It’s that time of year when inevitably, the media is in a feeding frenzy with stories about grade boundaries being inflated or deflated, how education is on the decline, or how education is now so much better depending on which paper you choose to read, but for teachers working at the coal face life goes on much as it always does. For me, once the A and AS level results are published I am gearing up to deal with GCSE results – and in doing so some tough decisions are made within the department and also by some of our students.
We don’t get a great deal of say in which students start Maths at A level – of course we have a minimum grade at GCSE of a B (and there could be argument that this should be an A) as an entry requirement, but in reality it isn’t always that simple. What inevitably happens though, is that any C grade students just won’t cope with the work involved and very quickly makes the decision not to continue (thinking about it, we’ve not had a grade C student start the course for a couple of years). The jump from KS4 to KS5 in maths particularly, is massive and some students won’t be able to cope – over the last couple of years the department has tried different ways of smoothing this transition – it could be argued that what we are essentially doing is putting hurdles for the students to overcome (if you were of a negative frame of mind!) but in reality it’s about making sure that the right students are on the course and not wasting a year of their lives.
During the summer term our 6th form team collate names of students that have registered an interest in maths at A level and these students are invited into a “taster day” – its not really a day – more like a few hours. Each KS5 teacher has about 20/25 minutes to cover a specific topic to give the students an idea of the level of work – one of these sessions is always planned to be particularly stretching. We’ve tried to make attendance mandatory but policing this is difficult.
When the results are given to the students (this Thursday … eeek!!) our students sign up for their choice of A levels, and it is at this point that those students who have chosen maths are given a book (CGPs Head Start to AS Maths) as a kind of Summer homework to work through, until the start of term, and during one of their initial lessons they are tested on this work. We haven’t yet introduced a minimum result that needs to be achieved, as there is very little that can be done at this stage, apart from supporting those students that need helping (there is a whole big picture thing to be considered so I’m told). As a school though our year 12s have a sort of probation period for the first half term and each of their subjects, their mentor and the 6th form team have to sign off on them achieving certain key targets (Its called a SIC card, which I think stands for Student Induction Card … possibly? but I’ll check in a couple of weeks) – this has worked really well in setting expectations in terms of attendance and appearance but we have some work to do (in my opinion), in ensuring students understand the scale of the “jump” to A level.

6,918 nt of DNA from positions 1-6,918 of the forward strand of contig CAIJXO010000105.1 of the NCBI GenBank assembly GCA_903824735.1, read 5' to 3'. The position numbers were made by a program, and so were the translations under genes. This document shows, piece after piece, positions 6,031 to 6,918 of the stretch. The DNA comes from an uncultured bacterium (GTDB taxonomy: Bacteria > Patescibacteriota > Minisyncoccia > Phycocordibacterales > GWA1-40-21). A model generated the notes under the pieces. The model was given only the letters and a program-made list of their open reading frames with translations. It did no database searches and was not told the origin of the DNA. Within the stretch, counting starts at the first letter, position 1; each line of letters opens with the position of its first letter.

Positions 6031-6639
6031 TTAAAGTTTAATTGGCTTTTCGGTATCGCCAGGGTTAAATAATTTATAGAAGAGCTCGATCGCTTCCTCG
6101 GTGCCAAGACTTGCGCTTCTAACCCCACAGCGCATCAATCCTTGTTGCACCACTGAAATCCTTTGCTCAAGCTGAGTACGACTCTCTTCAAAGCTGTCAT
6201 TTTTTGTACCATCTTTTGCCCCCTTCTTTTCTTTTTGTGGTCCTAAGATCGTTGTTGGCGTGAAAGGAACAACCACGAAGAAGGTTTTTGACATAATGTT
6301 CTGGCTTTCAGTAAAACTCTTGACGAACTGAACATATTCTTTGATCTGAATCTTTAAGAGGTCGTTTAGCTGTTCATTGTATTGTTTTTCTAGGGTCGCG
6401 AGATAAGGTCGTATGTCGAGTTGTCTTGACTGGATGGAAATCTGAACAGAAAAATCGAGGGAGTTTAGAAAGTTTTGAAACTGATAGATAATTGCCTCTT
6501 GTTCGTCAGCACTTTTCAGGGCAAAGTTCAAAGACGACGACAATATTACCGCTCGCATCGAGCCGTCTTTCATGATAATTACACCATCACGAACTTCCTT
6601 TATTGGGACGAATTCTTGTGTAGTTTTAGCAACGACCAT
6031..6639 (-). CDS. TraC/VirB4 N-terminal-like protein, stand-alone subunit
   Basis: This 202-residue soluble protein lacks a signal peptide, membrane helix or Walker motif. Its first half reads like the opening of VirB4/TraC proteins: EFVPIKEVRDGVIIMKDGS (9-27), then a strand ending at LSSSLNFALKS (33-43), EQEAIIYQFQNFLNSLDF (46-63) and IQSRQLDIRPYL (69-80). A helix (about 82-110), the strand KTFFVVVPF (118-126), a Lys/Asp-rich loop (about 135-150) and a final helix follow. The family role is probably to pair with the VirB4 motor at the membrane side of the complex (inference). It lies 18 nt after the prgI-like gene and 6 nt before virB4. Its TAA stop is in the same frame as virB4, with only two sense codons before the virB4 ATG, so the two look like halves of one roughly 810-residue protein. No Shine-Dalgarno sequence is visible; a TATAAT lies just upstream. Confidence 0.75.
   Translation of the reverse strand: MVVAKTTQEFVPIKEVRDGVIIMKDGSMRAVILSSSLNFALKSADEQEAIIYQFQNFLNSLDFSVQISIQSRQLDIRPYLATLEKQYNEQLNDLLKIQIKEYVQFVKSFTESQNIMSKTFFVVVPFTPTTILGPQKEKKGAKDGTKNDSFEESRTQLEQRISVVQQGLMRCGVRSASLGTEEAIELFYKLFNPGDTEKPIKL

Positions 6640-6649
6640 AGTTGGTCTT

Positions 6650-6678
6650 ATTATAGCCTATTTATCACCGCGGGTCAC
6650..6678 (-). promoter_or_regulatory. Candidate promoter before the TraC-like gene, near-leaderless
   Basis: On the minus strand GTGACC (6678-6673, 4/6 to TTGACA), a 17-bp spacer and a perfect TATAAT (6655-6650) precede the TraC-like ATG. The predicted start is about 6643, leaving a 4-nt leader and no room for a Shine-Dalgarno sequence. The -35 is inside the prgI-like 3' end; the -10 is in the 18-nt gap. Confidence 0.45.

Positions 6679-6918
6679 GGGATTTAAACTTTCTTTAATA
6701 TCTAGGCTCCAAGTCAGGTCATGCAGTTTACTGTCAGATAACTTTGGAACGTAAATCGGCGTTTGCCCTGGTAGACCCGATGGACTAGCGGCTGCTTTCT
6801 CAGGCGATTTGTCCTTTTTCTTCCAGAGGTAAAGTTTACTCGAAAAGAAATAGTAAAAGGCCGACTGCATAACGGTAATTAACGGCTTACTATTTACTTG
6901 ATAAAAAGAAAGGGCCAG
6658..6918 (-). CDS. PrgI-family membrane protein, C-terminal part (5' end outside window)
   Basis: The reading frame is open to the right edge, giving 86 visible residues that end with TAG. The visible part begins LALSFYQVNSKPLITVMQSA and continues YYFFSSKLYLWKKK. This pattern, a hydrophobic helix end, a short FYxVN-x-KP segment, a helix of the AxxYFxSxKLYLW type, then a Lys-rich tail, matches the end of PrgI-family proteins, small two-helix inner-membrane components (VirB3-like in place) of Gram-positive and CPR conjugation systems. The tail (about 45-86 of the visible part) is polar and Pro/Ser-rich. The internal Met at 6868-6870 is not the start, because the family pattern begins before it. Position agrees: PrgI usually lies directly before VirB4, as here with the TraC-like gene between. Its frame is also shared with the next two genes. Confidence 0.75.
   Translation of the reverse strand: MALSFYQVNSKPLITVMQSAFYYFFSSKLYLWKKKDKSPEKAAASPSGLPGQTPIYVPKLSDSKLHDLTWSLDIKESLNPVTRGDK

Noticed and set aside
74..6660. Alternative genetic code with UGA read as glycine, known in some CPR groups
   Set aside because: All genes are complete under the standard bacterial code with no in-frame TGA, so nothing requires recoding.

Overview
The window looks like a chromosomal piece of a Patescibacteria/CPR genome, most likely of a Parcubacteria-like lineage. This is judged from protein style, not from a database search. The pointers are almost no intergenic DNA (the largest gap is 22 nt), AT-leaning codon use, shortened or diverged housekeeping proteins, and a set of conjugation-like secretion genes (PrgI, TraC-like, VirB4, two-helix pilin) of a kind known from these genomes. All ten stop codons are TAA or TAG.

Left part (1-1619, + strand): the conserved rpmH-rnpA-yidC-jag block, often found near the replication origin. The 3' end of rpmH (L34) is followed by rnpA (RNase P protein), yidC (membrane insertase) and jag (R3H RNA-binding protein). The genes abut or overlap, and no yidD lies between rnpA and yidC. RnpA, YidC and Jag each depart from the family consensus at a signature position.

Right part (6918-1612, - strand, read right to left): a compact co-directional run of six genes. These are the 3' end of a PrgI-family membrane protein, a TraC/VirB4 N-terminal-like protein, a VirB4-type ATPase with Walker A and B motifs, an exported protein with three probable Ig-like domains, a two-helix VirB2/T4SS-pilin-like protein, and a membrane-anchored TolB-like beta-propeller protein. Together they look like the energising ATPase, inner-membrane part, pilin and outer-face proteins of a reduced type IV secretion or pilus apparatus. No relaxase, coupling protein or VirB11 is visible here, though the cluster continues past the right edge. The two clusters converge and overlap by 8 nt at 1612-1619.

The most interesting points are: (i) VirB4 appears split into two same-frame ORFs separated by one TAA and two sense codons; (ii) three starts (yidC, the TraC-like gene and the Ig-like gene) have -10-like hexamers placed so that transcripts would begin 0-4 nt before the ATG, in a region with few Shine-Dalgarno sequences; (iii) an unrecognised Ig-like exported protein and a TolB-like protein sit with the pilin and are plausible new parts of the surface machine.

Our biggest challenge is ensuring that the students are doing sufficient work in their own time – even if it is set as homework it’s a big challenge. Last year we introduced compulsory study sessions (1 per week) in which the students work independently within a maths classroom – where the teacher is available to answer any queries they have. This seemed to have had some impact with year 13 having just achieved the best results at KS5 ever (including our first A*) and if our timetables allow this I suspect it will continue. However the issue remains about how to get the students doing additional work in their own time – @MissieMaths (on twitter) is trialling the use of log books and I like that idea, so will be suggesting it to the teacher in charge of KS5.
I’m not sure what else we can do but its an area that we need to focus on so any ideas you have … leave a comment below!! Any suggestions will be gratefully received.